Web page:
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Stand by for a possible interest rate rise today

Analysts suggest there is a 50:50 chance of a base rate rise being announced by the Bank of England’s Monetary Policy Committee today. 

The base rate - the country’s main interest rate - has been below 1.0 per cent for 12 years and was dropped to a historic low of just 0.1 per cent in March 2020, as Coronavirus gripped the nation and destabilised the economy.

A rise today, or at the MPC’s next meeting in early December, would signal a return to something like normal lending conditions, but its effect on the housing market may be relatively modest.

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Around 50 per cent of all homes are owned outright anyway, with no mortgage owed on them, and of the rest around three quarters have fixed rate mortgage deals, meaning their repayments won’t change until their current deal ends. 

The remaining two million owners are on standard variable rate mortgages or tracker mortgages so their repayments will go up as individual mortgage lenders increase their rates in response to the Bank of England announcement.

Robert Gardner, chief economist at the Nationwide, says: “Investors expect [Bank of England base rate] to be increased … before the end of the year – most likely to 0.25 or 0.5 per cent – and perhaps reaching 1.0 per cent within a year, though markets project they will remain close to that level in five years’ time.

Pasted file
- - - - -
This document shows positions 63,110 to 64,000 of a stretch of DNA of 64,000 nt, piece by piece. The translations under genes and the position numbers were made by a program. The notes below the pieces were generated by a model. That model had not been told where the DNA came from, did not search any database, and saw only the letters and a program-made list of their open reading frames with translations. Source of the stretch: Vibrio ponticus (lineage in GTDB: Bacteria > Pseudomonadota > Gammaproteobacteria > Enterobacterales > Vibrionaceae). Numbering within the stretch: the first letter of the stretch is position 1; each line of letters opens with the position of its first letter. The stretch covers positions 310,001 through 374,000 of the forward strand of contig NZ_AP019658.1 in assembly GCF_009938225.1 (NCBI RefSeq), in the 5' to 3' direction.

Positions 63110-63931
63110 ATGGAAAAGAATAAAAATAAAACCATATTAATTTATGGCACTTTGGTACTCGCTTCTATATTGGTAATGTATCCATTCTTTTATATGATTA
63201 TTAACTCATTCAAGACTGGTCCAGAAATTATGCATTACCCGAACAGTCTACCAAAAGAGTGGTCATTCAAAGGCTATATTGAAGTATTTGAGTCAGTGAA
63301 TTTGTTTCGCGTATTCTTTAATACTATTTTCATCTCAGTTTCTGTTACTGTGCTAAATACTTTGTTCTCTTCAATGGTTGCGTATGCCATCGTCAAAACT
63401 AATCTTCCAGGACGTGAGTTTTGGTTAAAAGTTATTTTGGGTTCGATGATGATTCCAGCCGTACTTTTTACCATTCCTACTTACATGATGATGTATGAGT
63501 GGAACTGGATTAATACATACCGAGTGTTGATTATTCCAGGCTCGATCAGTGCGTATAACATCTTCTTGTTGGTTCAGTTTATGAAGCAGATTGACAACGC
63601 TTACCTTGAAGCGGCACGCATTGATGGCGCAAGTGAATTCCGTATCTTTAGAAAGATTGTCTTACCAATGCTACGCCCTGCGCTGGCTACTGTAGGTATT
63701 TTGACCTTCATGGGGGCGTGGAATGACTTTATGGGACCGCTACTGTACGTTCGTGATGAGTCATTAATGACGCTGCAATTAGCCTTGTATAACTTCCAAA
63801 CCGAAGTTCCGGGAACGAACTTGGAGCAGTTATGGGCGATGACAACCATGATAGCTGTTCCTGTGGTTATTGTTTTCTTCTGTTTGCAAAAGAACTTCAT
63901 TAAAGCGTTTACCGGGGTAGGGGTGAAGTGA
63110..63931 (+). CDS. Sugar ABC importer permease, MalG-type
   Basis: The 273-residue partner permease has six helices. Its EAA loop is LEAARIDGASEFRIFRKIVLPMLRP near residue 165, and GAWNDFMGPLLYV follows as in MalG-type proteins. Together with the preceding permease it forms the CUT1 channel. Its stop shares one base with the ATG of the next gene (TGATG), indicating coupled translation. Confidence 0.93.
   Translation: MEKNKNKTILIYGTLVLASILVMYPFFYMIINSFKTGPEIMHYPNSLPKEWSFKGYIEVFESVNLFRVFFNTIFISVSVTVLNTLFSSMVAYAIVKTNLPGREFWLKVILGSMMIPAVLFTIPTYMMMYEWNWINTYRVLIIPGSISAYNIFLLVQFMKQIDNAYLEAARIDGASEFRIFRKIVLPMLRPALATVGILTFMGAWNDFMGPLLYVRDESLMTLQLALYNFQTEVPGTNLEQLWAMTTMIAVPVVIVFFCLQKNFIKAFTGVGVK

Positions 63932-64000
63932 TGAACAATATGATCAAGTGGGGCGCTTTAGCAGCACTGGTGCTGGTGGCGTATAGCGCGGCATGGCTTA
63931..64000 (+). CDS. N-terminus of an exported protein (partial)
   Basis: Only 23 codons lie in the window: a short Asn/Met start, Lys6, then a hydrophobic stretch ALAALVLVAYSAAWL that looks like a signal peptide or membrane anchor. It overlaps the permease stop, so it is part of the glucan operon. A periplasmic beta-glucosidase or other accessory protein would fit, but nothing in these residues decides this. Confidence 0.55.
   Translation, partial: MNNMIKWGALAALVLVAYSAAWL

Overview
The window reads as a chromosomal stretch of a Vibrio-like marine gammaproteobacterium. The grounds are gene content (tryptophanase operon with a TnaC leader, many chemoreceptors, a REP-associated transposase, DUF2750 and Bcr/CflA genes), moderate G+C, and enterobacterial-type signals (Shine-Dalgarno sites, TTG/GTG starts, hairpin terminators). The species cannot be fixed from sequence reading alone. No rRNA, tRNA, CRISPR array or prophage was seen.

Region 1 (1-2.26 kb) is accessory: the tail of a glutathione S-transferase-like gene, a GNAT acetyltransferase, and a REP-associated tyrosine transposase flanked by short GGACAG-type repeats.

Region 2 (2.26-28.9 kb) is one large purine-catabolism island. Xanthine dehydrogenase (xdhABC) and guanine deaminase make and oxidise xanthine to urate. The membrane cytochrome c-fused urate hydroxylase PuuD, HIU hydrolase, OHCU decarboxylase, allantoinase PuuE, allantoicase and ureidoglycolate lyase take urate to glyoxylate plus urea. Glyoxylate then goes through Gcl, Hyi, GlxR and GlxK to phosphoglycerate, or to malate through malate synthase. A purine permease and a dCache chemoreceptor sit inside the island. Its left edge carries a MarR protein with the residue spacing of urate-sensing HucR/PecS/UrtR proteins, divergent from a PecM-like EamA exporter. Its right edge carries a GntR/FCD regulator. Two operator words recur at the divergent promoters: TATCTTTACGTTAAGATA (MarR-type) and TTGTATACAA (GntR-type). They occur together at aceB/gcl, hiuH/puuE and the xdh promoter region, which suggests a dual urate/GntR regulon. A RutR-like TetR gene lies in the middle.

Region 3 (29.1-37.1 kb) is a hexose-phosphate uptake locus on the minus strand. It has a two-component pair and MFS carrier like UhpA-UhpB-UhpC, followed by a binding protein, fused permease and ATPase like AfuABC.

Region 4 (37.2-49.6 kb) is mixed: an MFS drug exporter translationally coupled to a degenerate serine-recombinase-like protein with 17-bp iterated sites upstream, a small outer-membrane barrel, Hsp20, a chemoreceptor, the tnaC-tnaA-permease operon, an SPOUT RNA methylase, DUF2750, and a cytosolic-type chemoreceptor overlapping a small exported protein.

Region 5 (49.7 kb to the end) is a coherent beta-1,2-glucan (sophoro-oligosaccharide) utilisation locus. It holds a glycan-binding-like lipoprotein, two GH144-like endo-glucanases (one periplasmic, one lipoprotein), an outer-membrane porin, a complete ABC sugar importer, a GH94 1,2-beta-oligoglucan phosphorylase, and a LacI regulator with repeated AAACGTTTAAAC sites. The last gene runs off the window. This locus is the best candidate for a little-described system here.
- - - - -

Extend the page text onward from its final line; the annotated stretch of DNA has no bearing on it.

“Providing the economy does not weaken significantly, the impact of a limited rise in interest rates on UK households is likely to be modest. This is partly because only a relatively small proportion of borrowers will be directly impacted by any change … the share of outstanding mortgages on variable interest rates and which are therefore likely to see an increase in payments if Bank Rate is increased has fallen to its lowest level on record, at circa 20 per cent, down from a peak of 70 per cent in 2001 and circa 60 per cent in 2011.

“Moreover, even a 0.4 per cent increase in rates (to 0.5 per cent) is likely to have a modest impact on most borrowers who are on variable rates. For example, on the average mortgage, an interest rate increase of 0.4 per cent would raise monthly payments by £28.”

Guy Gittins, chief executive of London-focussed estate and lettings agency chain Chestertons, says: “We expect the anticipated small increase in interest rates to spur more buyers to finalise their property search sooner rather than later in order to benefit from the currently more favourable rates.” 

The decision of the Bank of England Monetary Policy Committee is expected at noon today.

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